Not everything we are told is so: For example: We are often told "It is motor torque, and gyroscopic action, that causes an aircraft to want to turn lift when power is applied."
I suspected these forces were insignificant, and that the spiral propwash pushing on the rudder was the over-riding force at play - so I devised a little test. Take a North Pacific type rubber model. Assemble, and fly. It will fly in lift turn circles. Now cement the stab in with CA. and then extend the rudder slot from top to bottom. Put the rudder on facing down. It will fly in right turn circles. Replace the rudder with a longer parallel sheet that you can slide up or down, and you will be able to find a position where the top forces and bottom forces are balanced, and the model will fly straight. Conclusion—the "authorities" were just plain wrong·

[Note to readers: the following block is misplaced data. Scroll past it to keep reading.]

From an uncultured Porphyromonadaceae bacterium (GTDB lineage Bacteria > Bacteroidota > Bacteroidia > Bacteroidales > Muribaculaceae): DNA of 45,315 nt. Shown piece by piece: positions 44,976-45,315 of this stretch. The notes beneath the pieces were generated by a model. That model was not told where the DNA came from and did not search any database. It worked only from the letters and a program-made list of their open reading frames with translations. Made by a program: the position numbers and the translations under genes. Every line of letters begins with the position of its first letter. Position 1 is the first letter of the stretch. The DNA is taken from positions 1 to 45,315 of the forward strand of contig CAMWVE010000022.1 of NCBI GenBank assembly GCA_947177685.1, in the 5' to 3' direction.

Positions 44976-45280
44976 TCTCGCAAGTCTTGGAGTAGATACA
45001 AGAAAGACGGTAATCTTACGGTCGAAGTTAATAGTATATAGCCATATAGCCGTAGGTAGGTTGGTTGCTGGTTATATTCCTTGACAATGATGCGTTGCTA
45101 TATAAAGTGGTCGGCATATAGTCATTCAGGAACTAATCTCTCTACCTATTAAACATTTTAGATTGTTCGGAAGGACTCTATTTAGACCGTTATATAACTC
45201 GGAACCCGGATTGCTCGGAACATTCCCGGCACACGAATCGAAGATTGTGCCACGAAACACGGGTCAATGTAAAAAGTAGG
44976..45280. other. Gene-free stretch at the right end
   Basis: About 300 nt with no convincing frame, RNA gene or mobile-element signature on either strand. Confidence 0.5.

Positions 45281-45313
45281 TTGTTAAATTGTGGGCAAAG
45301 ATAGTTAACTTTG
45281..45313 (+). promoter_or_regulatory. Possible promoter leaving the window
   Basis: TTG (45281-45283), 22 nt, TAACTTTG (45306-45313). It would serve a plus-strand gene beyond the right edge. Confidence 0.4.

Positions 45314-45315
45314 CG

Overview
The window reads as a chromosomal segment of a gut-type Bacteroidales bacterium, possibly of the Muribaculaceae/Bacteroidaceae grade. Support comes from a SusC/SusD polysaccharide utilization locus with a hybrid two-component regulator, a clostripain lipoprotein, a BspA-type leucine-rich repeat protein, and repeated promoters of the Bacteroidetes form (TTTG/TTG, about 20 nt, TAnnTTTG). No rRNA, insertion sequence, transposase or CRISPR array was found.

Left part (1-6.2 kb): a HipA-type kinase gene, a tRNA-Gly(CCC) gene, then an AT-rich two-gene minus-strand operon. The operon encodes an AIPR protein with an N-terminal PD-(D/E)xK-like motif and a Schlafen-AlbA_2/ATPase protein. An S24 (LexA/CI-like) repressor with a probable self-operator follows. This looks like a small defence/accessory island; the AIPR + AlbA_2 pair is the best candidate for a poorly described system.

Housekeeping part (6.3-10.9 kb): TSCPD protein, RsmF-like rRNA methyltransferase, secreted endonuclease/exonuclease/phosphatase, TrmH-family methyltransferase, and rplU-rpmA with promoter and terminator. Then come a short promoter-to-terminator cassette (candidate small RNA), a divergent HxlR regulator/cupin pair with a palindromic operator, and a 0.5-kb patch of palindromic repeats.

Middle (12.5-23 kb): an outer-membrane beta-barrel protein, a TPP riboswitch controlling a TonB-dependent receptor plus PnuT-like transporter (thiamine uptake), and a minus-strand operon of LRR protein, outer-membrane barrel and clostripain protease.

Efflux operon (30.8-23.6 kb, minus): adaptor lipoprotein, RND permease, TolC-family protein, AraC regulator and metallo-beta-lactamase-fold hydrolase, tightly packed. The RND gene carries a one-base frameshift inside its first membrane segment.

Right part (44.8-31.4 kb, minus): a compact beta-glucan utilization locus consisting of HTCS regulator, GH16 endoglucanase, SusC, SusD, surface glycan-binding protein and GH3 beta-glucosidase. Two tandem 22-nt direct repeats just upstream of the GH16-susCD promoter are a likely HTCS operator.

A second popular belief that just isn't so: "Reducing the crankcase volume of a 2 cycle model airplane motor will improve its power." My observations didn't jibe with this theory. so I devised a test. I fitted all unported cylinder and piston into a rear cover so I could pull the piston in or out while the motor was running, thus varying the crankcase volume. Result: A very slight increase in R.P.M. as the crankcase volume was increased. This I didn't expect, so the test was repeated with several other Fox motors - and a couple if brand X motors. In every case maximum R.P.M. was achieved with somewhat greater case volume than stock. Conclusion: The "authorities" on hopping up a motor were just plain wrong.
Extracted from a Fox Manufacturing infomercial, Model Airplane News, December 1988, p122.